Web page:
Anderson said that the acquisition of IP addresses “doesn’t facilitate any nefarious practices.”
One of the most common types of cyberattack, called a “distributed denial of service,” typically involves hundreds of thousands of computers worldwide but can be launched from a single IP address. Several technology experts said they saw no obvious benefit, from a military perspective, in buying more addresses. Civilian connections, however, are much easier with more IP addresses.
“The fact that they are acquiring IP address space means they want to be on the global Internet,” said Phillipa Gill, a Stony Brook University computer scientist who has studied Iran’s system of online censorship. “It’s a good sign that they want to get more connected.”
The nation’s development started from a weak foundation. Iran has abysmally slow Internet speeds, though its internal “halal” network is faster. Iran also, until recently, had relatively few fiber-optic data links and little mobile connectivity through its cellular networks.
Iran’s shortage of IP addresses is a common problem among non-Western nations that were latecomers to the Internet. The United States, where the Internet was first developed by a Pentagon research agency, has 1.6 billion IP addresses, enough for each resident to have five separate connections to the Internet. Iran has fewer than 11 million, meaning that only 1 in 7 Iranians can have their own IP addresses, limiting the ability to connect to the Internet.
Addresses in short supply
The growing market for IP addresses results from a mounting worldwide shortage. Internet protocols designed in the 1980s limited the number of IP addresses to 4.3 billion. The number seemed so large at first that addresses were given out for free to those who claimed a need. The U.S. Postal Service, for example, got a block of 16.8 million — more than all of Iran — as did the Massachusetts Institute of Technology, Ford and General Electric. Only in the past several years has a market emerged setting a price on blocks of addresses.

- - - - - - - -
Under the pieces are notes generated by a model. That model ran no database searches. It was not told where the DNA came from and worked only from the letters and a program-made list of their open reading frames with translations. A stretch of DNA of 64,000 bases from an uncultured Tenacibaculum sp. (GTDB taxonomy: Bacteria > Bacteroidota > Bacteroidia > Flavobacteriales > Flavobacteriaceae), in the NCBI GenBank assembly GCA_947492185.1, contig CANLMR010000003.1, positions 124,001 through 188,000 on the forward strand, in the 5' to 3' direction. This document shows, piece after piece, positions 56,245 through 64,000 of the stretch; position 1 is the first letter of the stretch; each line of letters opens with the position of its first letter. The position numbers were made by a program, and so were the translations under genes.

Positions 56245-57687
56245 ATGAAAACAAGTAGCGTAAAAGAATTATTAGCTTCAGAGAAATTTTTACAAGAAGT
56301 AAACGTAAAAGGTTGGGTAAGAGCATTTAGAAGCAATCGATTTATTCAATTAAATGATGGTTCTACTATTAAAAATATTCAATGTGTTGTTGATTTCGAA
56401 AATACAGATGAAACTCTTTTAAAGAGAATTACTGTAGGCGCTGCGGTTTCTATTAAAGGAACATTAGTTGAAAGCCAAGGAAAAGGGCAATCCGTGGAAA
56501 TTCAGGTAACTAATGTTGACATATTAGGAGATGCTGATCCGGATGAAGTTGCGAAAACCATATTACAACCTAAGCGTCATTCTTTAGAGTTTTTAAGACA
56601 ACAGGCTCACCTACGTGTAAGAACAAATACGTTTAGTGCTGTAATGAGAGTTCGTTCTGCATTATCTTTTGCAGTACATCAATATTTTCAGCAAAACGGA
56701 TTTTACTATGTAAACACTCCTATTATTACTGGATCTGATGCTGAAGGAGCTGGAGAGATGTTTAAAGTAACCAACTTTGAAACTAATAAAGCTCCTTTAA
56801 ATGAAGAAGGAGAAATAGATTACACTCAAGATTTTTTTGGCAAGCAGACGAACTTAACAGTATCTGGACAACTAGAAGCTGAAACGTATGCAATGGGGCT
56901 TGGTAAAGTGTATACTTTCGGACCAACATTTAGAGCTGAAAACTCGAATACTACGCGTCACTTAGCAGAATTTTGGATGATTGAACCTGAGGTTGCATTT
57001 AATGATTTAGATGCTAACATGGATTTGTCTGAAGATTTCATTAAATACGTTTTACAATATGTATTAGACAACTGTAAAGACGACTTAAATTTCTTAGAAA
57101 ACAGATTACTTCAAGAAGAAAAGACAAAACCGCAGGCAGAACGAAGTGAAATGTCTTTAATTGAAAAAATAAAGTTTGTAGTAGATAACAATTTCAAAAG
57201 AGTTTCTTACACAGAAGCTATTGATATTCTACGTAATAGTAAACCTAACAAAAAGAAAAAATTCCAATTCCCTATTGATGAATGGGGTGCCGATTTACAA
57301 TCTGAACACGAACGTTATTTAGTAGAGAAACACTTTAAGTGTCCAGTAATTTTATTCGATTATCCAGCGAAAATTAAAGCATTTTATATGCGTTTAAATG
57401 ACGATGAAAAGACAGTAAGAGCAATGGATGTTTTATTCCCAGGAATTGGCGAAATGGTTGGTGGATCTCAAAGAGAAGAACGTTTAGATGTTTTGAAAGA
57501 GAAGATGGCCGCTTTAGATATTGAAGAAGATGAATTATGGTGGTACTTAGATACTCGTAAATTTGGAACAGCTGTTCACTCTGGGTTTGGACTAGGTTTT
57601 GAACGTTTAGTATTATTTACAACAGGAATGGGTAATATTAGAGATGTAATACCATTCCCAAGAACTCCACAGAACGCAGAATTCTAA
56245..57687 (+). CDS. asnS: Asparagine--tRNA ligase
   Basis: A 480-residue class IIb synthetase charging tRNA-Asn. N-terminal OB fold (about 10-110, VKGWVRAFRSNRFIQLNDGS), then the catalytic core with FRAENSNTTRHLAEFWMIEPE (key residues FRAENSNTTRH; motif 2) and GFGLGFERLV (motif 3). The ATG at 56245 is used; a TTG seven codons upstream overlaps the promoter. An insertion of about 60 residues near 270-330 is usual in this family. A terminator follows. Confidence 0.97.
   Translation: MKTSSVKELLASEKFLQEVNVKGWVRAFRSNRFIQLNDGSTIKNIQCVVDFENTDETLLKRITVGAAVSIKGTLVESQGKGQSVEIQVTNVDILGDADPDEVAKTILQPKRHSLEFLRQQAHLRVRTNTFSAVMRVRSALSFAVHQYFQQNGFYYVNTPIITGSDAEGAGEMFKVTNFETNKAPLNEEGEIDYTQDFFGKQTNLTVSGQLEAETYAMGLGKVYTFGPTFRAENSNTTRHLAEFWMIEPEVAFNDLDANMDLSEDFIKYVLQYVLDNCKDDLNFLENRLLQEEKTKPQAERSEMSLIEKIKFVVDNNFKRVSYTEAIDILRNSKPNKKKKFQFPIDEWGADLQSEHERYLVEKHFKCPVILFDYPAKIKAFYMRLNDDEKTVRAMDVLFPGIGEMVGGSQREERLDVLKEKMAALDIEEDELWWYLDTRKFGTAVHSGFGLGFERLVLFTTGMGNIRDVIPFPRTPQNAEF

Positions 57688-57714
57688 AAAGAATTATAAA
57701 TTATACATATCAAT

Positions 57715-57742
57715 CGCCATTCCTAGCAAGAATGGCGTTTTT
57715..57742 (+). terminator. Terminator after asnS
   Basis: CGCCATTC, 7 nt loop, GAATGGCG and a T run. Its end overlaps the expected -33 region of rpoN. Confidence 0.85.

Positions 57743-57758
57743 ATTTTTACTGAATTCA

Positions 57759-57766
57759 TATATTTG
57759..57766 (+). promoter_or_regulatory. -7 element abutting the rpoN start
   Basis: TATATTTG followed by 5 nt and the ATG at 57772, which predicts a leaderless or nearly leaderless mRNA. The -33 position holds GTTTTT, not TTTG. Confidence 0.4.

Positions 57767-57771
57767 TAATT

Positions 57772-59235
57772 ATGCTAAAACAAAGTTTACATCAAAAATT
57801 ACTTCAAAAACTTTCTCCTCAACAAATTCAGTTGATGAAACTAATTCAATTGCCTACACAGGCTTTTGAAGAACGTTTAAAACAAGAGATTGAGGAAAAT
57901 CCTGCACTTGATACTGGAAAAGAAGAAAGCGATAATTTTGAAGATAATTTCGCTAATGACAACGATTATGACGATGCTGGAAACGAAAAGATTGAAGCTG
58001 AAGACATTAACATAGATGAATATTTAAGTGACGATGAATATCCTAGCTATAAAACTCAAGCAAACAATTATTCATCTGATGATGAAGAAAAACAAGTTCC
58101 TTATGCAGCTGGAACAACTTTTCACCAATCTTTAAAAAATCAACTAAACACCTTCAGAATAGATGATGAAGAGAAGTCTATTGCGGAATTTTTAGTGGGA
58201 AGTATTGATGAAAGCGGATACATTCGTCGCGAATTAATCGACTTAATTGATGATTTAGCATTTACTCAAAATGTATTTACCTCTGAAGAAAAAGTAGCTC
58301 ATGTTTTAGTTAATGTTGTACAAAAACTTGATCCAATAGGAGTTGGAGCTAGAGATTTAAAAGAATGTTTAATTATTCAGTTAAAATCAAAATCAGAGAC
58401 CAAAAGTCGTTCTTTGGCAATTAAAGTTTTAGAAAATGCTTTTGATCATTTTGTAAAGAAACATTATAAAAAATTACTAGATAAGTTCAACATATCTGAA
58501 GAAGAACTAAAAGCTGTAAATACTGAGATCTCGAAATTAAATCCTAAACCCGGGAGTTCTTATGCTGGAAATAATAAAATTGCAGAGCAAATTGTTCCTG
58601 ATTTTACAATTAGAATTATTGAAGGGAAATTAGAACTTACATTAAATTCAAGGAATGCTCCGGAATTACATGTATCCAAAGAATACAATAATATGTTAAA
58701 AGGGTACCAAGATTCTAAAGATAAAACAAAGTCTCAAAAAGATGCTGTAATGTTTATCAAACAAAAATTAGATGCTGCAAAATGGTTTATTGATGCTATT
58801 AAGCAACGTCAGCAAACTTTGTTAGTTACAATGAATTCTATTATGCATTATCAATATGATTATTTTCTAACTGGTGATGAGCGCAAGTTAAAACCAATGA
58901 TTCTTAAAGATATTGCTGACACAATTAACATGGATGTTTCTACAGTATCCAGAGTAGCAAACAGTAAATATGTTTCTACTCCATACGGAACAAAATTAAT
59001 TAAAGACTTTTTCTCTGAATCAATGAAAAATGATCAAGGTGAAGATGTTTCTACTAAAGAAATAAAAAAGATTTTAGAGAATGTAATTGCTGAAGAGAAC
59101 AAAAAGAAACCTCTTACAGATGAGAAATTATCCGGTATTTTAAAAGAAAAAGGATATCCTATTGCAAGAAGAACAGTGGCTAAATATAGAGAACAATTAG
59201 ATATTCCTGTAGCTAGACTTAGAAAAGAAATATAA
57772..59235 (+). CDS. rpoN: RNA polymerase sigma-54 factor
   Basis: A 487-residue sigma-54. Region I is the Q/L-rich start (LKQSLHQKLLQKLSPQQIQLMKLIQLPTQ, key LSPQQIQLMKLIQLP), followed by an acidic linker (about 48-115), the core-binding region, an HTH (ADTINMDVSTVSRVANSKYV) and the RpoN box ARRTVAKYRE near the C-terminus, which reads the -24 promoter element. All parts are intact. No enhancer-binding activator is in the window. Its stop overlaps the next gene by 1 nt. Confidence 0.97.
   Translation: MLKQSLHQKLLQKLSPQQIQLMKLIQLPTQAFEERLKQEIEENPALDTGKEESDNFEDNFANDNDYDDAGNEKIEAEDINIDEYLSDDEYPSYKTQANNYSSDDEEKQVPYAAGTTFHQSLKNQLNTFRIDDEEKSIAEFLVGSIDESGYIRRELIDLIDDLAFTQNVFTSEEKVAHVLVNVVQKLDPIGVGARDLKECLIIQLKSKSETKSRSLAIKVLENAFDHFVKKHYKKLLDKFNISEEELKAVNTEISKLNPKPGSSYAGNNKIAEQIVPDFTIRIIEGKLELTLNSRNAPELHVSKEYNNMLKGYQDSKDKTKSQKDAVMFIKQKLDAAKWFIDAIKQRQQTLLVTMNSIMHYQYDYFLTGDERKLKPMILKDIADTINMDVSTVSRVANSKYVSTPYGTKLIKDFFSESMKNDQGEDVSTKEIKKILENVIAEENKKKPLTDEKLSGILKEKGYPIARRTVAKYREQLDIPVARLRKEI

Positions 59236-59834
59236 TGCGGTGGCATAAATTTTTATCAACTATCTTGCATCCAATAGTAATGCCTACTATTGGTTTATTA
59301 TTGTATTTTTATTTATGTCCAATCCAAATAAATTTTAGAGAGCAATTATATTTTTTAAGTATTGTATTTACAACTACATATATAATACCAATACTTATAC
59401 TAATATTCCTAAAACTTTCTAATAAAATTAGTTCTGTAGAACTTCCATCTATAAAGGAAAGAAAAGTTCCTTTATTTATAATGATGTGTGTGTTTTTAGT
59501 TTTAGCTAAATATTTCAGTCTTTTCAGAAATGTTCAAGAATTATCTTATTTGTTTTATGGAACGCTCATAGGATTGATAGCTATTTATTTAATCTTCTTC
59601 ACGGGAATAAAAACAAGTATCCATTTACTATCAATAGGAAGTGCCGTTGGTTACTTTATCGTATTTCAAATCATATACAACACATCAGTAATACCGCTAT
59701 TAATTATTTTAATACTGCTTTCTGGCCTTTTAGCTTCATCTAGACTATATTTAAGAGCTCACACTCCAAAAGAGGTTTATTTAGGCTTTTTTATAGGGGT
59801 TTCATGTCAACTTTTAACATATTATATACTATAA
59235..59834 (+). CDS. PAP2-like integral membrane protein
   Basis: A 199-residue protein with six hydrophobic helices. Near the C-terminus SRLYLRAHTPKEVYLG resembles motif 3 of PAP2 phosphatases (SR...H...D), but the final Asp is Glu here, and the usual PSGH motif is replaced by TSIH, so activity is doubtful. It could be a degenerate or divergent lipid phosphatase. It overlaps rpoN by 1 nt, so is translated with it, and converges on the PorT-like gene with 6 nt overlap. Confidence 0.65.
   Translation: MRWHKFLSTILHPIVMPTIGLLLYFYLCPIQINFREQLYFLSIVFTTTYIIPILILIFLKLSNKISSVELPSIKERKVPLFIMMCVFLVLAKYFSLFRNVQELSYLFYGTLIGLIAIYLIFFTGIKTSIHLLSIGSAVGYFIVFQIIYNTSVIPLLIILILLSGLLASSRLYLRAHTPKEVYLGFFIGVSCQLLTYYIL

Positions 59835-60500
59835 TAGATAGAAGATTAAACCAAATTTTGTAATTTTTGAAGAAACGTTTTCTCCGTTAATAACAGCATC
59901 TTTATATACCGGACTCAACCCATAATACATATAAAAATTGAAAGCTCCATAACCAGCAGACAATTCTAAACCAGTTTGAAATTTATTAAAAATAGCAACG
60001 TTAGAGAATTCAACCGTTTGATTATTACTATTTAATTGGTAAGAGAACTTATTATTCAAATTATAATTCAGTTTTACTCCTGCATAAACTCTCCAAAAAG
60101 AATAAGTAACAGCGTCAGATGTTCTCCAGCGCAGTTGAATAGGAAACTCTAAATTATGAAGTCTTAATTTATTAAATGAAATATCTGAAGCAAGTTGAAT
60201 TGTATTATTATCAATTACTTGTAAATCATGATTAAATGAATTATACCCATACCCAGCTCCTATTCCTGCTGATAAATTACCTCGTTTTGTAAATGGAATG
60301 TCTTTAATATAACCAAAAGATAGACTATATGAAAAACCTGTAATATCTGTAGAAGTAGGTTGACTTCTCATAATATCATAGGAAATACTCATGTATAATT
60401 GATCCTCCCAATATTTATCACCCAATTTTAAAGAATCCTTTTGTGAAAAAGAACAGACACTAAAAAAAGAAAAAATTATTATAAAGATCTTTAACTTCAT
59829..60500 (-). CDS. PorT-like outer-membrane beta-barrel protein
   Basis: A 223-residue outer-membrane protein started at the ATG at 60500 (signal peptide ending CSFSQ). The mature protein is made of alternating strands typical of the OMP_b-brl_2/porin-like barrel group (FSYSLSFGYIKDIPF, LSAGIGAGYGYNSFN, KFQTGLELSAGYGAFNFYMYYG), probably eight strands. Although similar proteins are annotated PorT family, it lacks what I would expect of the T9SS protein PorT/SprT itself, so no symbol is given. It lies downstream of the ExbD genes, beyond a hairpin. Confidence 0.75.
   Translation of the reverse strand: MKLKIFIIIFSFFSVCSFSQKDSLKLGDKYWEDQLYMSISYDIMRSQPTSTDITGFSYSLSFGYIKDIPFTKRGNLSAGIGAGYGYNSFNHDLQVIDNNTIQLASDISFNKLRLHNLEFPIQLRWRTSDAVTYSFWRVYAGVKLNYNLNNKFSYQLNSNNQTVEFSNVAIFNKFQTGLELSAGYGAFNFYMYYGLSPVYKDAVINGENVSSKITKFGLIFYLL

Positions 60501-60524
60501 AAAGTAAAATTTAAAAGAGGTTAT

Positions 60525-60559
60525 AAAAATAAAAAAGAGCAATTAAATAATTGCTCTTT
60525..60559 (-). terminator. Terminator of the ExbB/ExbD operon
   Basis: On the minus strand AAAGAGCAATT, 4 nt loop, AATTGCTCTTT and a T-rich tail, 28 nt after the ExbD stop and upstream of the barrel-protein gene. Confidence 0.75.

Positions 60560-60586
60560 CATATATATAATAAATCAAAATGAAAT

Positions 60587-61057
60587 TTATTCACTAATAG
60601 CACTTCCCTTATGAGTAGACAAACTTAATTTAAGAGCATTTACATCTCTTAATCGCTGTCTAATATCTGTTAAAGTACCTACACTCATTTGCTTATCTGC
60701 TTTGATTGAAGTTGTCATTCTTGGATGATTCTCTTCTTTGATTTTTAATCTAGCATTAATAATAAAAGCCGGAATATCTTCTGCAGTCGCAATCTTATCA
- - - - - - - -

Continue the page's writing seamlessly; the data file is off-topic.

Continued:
Recent transfers, which have caused only minor technical hiccups online, offer a more efficient way to allocate the world’s IP addresses, one-quarter of which are not used by the entities that nominally control them despite the overall shortage, according to a Dyn analysis.
“Our interests are not served by having [Iran] cut off from better Internet connectivity,” said Doug Madory, director of Internet analysis for Dyn (formerly called Renesys).
A new system, called IPv6, would make the number of IP addresses virtually limitless but has so far experienced limited uptake. The trade in traditional addresses, meanwhile, has grown increasingly robust and lucrative. Iran has made 85 separate purchases, mostly from companies in Romania. Other major buyers also are in the Middle East, including Saudi Arabia and the United Arab Emirates.
“It’s kind of like oil for IP addresses,” said Elvis Velea, chief executive of V4Escrow, based in Las Vegas.
Iran’s cellular industry also has lagged behind those in more advanced nations. MTN Irancell began offering 3G service in August and 4G in December. Even though the largest Iranian cellular provider hasn’t started offering such high-speed connections, an estimated 19 million Iranians are expected to have 3G or 4G by the end of this year and more than 40 million in 2019, according to Business Monitor International, an industry analysis company.
The fiber-optic data link, stretching from Frankfurt, Germany, to Oman on the vital Persian Gulf, is designed to eventually carry 3.2 terabytes of data per second, offering the potential to one day link India to Europe without traversing the Suez Canal or such trouble spots as Afghanistan, Iraq or Syria.
Iran also has engaged in on-again, off-again talks about building an Internet exchange point, which would allow much faster data connections, said Bill Woodcock, research director of the Packet Clearing House. The San Francisco-based nonprofit has built Internet exchange points throughout much of the world.
“All they’re trying to do is be like us,” Woodcock said. “They’re trying to build as much Internet as they can, as quickly as they can.”